Emily M. Danforth's debut novel is a weighty, extensive look at Cameron's journey from a scared girl who is trying to deal with her feelings for girls to a young woman who is forced to make decisions about how she wants to live her life. The story starts when Cameron is just twelve years old and covers all of her relationships—her first kiss with her best friend Irene and the ensuing fallout between them, her summer friendship with benefits with her Lindsey, her friendship and attempt at a romance with her best guy friend Jamie, and finally her brief romance with Coley before her aunt sends her away. Because the book covers so much ground, it focuses more on Cameron dealing with her sexuality than with her relationship with Coley, and all of the mistakes she makes along the way. She's not always very mature about her relationship decisions—there is a lot of physical action, but rarely does she pause to talk and figure out how to make a relationship work, which is all part of the learning experience. Her attempts at dealing with her homosexuality also are closely tied with how she reconciles her feelings about her parents' sudden deaths. It's not really until she hits her low and is forced to attend God's Promise Academy that she realizes that sometimes the people in charge don't really have a clue about what they're doing either, and that she didn't really get the chance to know her parents as people, and maybe they would have reacted differently than her aunt Ruth.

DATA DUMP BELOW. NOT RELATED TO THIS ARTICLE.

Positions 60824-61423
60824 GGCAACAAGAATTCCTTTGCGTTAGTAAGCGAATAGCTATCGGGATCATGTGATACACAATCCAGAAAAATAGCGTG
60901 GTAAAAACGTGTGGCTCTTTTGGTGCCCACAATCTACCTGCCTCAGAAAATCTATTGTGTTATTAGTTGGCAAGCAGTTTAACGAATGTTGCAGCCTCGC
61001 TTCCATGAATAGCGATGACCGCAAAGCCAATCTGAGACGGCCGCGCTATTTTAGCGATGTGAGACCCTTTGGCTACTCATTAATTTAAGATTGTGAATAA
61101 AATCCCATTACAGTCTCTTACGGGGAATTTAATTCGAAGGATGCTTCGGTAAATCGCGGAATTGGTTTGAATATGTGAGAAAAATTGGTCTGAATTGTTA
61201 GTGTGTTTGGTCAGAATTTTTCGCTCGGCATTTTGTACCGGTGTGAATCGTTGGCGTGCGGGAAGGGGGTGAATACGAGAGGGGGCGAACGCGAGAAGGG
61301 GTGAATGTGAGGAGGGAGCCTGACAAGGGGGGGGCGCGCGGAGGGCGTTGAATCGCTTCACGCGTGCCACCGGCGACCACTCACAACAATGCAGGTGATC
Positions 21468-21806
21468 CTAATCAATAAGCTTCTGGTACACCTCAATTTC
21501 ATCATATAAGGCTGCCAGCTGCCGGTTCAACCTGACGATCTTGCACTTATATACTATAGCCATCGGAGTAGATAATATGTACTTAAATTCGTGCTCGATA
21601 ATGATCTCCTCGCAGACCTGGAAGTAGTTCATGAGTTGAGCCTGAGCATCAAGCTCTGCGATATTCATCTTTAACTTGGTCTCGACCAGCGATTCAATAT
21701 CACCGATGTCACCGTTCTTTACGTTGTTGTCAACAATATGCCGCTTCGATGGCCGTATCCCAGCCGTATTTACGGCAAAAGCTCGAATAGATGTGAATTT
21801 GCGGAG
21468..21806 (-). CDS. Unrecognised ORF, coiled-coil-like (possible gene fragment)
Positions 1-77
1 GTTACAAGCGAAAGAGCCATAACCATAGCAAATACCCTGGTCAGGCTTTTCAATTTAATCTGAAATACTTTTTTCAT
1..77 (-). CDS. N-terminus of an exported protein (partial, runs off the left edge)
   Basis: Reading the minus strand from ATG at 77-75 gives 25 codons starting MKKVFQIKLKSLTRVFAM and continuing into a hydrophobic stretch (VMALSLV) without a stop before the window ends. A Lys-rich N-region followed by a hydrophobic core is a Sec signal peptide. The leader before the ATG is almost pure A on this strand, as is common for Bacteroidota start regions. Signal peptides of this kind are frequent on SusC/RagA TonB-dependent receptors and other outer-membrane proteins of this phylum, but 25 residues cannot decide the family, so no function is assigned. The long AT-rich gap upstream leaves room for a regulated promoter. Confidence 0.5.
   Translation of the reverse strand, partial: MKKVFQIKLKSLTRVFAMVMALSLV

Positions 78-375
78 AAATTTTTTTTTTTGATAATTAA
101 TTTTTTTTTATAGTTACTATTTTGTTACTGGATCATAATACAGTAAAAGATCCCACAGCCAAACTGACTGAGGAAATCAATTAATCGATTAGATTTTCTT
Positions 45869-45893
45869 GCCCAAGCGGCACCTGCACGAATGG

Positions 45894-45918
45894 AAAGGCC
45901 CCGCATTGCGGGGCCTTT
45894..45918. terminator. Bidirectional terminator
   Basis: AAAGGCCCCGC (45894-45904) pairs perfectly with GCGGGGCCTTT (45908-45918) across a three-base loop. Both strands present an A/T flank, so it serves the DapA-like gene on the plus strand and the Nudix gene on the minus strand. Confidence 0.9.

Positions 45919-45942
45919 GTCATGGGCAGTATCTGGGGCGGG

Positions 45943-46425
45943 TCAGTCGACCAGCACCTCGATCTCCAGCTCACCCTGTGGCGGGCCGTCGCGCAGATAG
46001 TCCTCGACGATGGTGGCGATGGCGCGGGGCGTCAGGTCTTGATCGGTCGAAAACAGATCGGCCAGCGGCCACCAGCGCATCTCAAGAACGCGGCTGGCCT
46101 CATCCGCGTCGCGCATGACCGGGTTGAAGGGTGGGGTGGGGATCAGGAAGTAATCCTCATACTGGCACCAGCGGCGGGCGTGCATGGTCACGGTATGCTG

Throughout her journey, Danforth doesn't force any labels on Cameron, and despite the 1990's setting and her issues with her sexuality, Cameron’s struggles and feelings of isolation are very relatable for any reader. Danforth's writing is both gritty and beautiful, and there are some very beautiful metaphors throughout the novel. While it does seem like the book ends a little abruptly, readers will be happy about where Danforth leaves Cameron, and the conclusion is very appropriate. Though lengthy, The Miseducation of Cameron Post is a thought-provoking and important novel that readers will fly through.
Cover Comments: I really love this cover. The hay field is very appropriate, I love the pop of color in the title, and the boots the girl is wearing. It's just so quirky and cool.
Review copy provided by publisher.